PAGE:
“We need auto dealerships, health care, theaters and other consumer business,” one resident said. “No other community of 15,000 is without these things.”

Arwood pointed out that Hot Springs Village residents have average incomes greater than the averages in both counties and the state. Residents believe that businesses, especially those in Saline County, have overlooked the spending power of the community.

Another major challenge to economic growth in the county and the Village is the lack of jobs, residents said.

Many at the meeting said the community is filled with retired professionals and business executives who would be interested in making their expertise available to new businesses of all kinds, if they would open operations in or near Hot Springs Village.

“There are a lot of successful professionals who would be interested in getting a well-paying job they could do 20 hours a week,” Black said. “Many still want to contribute, but not for a full 40-hour week.”

The 20-hour-a-week job or being business consultants was a popular idea with the residents. One member said volunteerism is strong in the community because so many retired residents are looking for things to do.

The younger people in the community need jobs, said Donna Aylward of Summit Bank.

“Those next retirees, those who are still working now, will have to work longer before they can retire because of what happened to the economy,” she said at the meeting. “This idea of high-paying part-time jobs could also attract more people.”

Del Boyette of Boyette Strategic Advisors, who facilitated the meeting for the economic-development group, said the kinds of part-time jobs being discussed could be a step toward retirement for many late in their careers and could help the community by bringing in new residents.

There are already more than just retirees living in Hot Springs Village. In a move to enhance growth, the Village has been positioned as a resort-living community, making an appeal to younger residents.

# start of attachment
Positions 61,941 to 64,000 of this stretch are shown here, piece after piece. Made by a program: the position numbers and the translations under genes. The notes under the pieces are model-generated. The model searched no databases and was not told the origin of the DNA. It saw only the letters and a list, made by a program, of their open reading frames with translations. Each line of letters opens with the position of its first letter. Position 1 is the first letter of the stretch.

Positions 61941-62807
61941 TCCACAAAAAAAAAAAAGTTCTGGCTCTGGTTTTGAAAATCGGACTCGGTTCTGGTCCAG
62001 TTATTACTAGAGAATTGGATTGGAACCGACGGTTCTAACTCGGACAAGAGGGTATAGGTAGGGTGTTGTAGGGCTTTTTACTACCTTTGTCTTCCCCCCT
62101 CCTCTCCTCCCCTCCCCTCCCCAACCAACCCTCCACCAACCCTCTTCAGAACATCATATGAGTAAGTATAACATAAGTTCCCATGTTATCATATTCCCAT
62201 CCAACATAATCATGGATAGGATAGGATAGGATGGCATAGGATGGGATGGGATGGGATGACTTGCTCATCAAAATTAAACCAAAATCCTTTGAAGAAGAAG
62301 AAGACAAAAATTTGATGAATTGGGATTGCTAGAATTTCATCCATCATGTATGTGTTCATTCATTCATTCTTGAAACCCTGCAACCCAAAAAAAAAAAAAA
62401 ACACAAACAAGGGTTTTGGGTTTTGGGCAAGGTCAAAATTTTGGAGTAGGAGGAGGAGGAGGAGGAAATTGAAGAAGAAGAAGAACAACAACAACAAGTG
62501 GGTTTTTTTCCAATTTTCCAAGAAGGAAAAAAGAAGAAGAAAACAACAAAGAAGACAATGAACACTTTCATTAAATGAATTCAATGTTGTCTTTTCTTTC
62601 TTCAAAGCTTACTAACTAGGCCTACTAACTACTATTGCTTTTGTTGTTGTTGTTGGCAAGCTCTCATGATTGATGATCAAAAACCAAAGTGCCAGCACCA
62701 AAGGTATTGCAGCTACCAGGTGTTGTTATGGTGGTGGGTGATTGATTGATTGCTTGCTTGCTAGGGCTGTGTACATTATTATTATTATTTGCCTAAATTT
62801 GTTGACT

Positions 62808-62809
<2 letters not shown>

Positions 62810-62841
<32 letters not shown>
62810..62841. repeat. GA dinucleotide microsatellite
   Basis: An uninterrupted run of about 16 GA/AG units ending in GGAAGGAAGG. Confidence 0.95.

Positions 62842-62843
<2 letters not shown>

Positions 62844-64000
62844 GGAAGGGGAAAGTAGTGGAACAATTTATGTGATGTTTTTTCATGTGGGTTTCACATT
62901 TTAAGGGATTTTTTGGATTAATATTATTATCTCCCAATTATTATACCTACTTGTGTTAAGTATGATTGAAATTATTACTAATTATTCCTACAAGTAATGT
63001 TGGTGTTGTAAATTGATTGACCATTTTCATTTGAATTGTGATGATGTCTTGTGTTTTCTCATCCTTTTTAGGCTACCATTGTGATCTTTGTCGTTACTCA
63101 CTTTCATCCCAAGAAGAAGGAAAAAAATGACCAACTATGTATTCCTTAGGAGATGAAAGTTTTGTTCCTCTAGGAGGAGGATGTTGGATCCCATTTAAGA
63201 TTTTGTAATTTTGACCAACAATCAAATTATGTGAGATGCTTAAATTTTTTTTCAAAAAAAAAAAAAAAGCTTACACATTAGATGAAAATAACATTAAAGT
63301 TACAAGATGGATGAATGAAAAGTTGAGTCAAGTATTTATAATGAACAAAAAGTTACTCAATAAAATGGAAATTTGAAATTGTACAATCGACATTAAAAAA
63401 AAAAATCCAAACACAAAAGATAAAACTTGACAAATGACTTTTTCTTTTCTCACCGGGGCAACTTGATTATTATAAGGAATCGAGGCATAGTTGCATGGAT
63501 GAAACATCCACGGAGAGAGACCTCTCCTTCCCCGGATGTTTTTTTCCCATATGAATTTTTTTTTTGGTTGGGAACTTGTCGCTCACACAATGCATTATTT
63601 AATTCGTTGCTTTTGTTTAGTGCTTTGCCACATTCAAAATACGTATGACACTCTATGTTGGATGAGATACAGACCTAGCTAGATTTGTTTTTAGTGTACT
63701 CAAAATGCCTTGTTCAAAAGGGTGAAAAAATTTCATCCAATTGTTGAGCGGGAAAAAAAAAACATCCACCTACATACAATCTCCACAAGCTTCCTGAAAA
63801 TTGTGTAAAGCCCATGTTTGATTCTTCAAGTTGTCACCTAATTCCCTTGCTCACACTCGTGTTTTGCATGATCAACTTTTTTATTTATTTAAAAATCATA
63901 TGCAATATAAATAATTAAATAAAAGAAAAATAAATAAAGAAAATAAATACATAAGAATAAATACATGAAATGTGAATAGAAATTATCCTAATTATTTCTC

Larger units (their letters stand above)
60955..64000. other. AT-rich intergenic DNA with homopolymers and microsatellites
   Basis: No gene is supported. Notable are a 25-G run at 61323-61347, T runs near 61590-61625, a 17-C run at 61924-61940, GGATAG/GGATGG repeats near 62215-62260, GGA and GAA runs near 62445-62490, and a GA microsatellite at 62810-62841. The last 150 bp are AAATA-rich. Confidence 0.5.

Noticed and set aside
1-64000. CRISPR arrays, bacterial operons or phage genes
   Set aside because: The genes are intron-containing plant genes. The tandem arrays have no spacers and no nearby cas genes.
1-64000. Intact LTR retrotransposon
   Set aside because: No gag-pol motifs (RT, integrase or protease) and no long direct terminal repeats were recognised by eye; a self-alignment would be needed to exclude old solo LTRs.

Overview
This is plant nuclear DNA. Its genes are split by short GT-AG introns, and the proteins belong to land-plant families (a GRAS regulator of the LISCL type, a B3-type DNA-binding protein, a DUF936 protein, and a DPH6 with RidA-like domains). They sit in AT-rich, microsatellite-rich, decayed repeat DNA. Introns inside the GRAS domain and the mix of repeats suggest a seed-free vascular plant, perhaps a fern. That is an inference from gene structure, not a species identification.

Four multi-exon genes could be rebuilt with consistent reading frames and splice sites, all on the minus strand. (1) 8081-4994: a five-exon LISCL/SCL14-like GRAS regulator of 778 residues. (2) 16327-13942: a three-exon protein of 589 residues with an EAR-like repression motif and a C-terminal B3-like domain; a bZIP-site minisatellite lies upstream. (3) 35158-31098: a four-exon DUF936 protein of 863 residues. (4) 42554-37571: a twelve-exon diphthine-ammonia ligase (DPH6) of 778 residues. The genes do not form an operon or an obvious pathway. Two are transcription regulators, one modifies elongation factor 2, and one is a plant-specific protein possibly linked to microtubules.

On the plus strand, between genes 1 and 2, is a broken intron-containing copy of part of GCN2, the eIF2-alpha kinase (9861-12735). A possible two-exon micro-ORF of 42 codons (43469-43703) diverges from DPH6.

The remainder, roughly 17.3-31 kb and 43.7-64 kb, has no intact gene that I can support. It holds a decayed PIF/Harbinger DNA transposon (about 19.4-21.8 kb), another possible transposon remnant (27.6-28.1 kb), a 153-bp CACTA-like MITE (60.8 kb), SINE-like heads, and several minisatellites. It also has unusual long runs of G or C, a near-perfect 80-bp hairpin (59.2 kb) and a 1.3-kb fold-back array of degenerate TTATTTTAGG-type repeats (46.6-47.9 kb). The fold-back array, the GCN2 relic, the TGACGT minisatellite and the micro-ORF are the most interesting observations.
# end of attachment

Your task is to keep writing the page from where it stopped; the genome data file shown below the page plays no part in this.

However, Arwood said, none of the promotional materials from the community mentions jobs.

There are more families now living in the Village. According to information from the Hot Springs Village Property Owners’ Association, more than 800 children live in the community. Most attend school in Garland County, either in the Jessieville Public School District or the Fountain Lake School District.

There are no schools close to the Saline County side of the Village, and the community long ago decided not to have a school in the gated community.

The Wednesday meeting with Hot Springs Village residents was to be the third public session in the effort to create a new economic development plan for Saline County, but the sessions scheduled for Tuesday in Benton and Bryant were postponed because of the bad weather.

“We had hoped to have the larger meetings first, but we had to reschedule because of the ice storm,” Black said. “They have been rescheduled, and we don’t expect the delay to set back our deadlines.

Boyette told residents at the meeting that a proposed strategic plan would be made public in March.

Staff writer Wayne Bryan can be reached at (501) 244-4460 or

Tri-Lakes Edition Writer Wayne Bryan can be reached at 501-244-4460 or